KatieM2009 said...

I think the fall of asceticism had something to do with the change in Dorian for darkness. As others around him started looking deeper inside the person, past the looks, Dorian is lost because looks is what he has been living his life off of. Now that others are looking past beauty, Dorian has nothing to fall back on and is not as honored as he was before because he has no true personality. Like I said on the fishbowl blog, I feel he is struggling between the person he truely is and the person everyone wants him to be so that does not give him something solid to stand on during a time of inner beauty that is starting to blossom in his society.

KendraS2009 said...

It seems that Dorian could be influenced by almost anything. He is influenced by people, especially Lord Henry, so he can also be influenced by the society. Dorian has been influnced to believe that his beauty is one of the most important things to him. When the outer beauty stops mattering as much, and his actions matter more, he is seen as a dark person. He does some bad things and treats people badly.

Pat said...

I believe Dorian is extremely impacted by the fall of asceticism. He is so wrapped up in outer appearance, beauty, and fascinated by art he is losing the importance of inner beauty. As outer beauty comes less prevalent because society views beauty in a different way, Dorian is left in the dust. His society changed without him making Dorian an outcast rather than a symbol of beauty. Dorian’s inner beauty is now being evaluated by his society which is creating a problem because Dorian’s actions have been so focused on his outer appearance he destroyed his inner beauty. This I believe is what makes Dorian fall into a dark depression because of the emptiness he faces inside. His outer appearance is now useless in the eyes of his society which Dorian obviously cares the most about.

AdrienneB2009 said...

True beauty is inner beauty so as society discards more value in outer beauty and products designed to enhance or maintain outer beauty, Dorian loses "value." He becomes darker as he realizes his true youth and innocence are gone and the facade he can't escape isn't so great anymore. He can't recapture true beauty.

SaraB2009 said...

I think the "world-weary sensibility" is the reason for his secrative self. I the fact that everyone is so obsessed with looks and do not pay much attention to personality, that it makes such an impact on the people of this time. I believe that this has made Dorian who he is in the way that he only cares about how he looks, what parties he gets invited to, and who he spends his time with.

jordan s said...

I feel that Wilde held onto his beliefs so tightly that he was writing this novel to go against what was happening during the time it was written. Although society's ascetic nature was coming to an end, Wilde's was not. Thusly, I do not think there are any outside influences that go into Dorian except for Wilde's own thoughts and beliefs. I think that Dorian mirrors a disdain for society in the eyes of Wilde, but his character is increasingly more dark and without conscience because Wilde is asserting that people make themselves ugly in the pursuit of beauty.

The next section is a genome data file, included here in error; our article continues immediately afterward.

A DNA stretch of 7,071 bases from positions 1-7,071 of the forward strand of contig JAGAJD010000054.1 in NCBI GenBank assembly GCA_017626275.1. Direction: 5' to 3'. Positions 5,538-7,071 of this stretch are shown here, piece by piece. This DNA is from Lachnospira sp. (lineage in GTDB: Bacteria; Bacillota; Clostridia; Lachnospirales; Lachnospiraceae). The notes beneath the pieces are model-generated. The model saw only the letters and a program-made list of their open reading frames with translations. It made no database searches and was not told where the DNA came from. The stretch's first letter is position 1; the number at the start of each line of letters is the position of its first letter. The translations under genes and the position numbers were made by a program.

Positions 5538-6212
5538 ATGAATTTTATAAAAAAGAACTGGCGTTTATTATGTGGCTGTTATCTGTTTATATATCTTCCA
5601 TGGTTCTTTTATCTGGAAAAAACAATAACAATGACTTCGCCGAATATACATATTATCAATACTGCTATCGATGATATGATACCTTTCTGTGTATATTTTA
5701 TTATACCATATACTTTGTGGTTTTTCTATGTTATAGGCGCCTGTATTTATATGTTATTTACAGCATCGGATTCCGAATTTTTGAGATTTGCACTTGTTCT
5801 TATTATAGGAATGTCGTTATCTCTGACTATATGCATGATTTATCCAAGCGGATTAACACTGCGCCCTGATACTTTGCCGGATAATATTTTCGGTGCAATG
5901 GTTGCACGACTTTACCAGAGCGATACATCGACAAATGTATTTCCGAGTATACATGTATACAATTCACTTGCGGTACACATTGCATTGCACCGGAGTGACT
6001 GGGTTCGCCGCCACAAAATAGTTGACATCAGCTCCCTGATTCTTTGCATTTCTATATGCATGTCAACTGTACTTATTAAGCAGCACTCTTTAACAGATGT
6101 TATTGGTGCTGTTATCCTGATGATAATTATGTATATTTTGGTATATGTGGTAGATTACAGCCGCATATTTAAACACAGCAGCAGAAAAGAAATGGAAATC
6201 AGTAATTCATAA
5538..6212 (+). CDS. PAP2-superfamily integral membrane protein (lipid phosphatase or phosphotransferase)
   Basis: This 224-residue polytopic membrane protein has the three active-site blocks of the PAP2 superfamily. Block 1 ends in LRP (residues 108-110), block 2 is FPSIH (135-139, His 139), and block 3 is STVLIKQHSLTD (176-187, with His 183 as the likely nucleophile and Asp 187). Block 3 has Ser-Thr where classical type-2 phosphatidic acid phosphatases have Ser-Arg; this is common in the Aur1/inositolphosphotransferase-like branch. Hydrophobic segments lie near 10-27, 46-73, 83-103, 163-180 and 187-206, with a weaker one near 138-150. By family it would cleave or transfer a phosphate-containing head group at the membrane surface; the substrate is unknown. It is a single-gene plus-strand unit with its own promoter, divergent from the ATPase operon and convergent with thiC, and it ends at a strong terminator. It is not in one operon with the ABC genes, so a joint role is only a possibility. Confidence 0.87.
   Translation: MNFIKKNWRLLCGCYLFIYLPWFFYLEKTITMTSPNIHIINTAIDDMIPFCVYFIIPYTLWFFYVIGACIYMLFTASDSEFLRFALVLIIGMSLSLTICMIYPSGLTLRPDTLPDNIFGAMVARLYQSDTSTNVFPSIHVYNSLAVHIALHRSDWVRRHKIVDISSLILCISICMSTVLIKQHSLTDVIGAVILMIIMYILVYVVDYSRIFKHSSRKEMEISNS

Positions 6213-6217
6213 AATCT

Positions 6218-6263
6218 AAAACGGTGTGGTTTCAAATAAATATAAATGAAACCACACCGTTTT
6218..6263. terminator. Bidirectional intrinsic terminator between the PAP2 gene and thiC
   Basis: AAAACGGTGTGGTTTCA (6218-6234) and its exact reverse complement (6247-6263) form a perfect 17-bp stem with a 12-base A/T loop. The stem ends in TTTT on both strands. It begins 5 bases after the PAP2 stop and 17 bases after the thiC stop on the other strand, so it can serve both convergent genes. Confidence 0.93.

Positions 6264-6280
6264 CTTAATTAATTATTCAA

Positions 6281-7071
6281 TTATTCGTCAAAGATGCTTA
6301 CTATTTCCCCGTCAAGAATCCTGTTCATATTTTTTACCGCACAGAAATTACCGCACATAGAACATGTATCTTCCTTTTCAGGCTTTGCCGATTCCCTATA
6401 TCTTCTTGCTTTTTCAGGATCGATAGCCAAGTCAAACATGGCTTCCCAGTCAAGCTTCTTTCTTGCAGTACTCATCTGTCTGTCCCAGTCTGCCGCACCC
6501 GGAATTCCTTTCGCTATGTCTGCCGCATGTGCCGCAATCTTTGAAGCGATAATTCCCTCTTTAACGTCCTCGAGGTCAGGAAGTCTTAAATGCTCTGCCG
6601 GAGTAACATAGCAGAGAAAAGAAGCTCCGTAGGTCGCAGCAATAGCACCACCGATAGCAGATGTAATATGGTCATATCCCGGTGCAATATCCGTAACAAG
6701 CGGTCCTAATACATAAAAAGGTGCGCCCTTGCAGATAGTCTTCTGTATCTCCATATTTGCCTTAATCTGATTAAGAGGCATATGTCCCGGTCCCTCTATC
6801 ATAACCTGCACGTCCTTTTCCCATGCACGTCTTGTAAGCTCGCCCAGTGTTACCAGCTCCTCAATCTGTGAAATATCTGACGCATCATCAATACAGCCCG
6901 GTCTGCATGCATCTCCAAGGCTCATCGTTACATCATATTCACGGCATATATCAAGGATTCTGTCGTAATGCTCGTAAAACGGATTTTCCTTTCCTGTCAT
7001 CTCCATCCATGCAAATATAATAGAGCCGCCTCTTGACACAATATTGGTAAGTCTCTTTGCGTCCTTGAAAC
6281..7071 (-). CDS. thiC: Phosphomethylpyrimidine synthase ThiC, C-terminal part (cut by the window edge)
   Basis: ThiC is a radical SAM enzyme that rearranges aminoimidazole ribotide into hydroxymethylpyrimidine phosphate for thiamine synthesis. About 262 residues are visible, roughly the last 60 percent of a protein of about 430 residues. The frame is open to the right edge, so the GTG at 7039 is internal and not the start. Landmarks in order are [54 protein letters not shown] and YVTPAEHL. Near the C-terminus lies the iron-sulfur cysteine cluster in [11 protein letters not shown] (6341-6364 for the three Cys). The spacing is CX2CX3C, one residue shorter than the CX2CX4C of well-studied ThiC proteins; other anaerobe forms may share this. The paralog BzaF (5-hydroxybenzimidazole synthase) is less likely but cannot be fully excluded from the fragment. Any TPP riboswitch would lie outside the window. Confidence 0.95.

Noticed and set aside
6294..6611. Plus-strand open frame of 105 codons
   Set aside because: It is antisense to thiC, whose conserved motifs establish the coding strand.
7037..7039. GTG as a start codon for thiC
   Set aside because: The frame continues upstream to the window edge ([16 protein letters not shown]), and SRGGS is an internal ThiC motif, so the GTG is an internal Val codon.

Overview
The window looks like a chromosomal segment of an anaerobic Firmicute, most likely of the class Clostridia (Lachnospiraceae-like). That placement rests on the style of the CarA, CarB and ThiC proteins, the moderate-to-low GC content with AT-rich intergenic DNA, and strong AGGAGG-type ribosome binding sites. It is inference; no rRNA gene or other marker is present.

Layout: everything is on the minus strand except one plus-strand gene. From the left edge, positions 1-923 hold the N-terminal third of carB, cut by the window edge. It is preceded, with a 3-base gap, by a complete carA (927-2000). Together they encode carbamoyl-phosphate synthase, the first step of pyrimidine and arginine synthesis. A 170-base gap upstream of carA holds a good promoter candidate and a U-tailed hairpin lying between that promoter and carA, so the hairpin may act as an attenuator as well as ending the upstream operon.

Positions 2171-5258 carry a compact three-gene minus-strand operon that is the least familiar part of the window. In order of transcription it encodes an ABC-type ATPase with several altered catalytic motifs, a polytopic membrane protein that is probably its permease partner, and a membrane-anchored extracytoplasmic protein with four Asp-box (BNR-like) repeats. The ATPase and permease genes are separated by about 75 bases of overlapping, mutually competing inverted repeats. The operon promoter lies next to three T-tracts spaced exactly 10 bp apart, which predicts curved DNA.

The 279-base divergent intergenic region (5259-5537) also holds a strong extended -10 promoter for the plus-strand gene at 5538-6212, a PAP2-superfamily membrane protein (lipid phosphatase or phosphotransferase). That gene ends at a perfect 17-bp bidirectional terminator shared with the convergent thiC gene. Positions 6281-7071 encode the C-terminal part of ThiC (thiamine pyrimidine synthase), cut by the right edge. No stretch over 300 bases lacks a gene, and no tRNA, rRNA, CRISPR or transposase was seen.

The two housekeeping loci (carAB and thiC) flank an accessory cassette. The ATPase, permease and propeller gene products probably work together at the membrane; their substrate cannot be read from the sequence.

Steven W said...

I think that society largely affected Dorian because he views beauty so highly and when society no longer views beauty so highly he feels that he has lost his podium. However I think that Lord Henry brought out this side of Dorian. Dorian had never considered the fact that beauty fades until Lord Henry pointed it out to him, from that point on Dorian's vanity overcame him and his beauty was his only concern. He sold his soul in order to stay beautiful and because of that I think he progressed into darkness because he realized that society didn't care as much about beauty as he did and he realized that he gave up his conscience for something that society no longer highly valued.

Wilberry09 said...

The overall impact and certain undefinable repercussions are not necessarily contributing to Dorian's depression and sense of distraction. It is possible that this time period may have had a large influence on Wilde's imagination and sense of reality. In this sense, i can certainly convey the fact that it is permissible to say Wilde's imagination had a major impact upon Dorian as a character. This fall of aestheticism, if you will was Wilde's ultimate mental demise and therefore contributed greatly to Dorian's character as a whole.

HaileyM2009 said...

I almost think that Dorian was apathetic towards the rest of the world's opinion about beauty and only cared about his own life of asceticism, reflecting Wilde's own apathy towards the actions of the rest of the world. Dorian's darkness was an inevitable result from his own life choices, his relationship with Harry, the book he read over and over, and his own lack of consequences or limitations. Though this may be historically true, this is never mentioned in the book, and Dorian would have become a dark person anyway. He seems very into living life the way you want to as long as it doesn't contradict with his own plans and then he just turns to manipulation. Whether or not other people appreciate beauty probably did not do much to affect his own opinion of beauty or his character.

Lauren L said...

I think society not only decides a person and what they do but also how they feel. For example after 911 occured we as a people bonded together and felt patriotic. In times of sadness and misery people will do things and feel things just because that is the atmosphere is like. I think society definitly effected Dorian Grey and his personality to be so dark. Dorian was hit with some truths he could not change.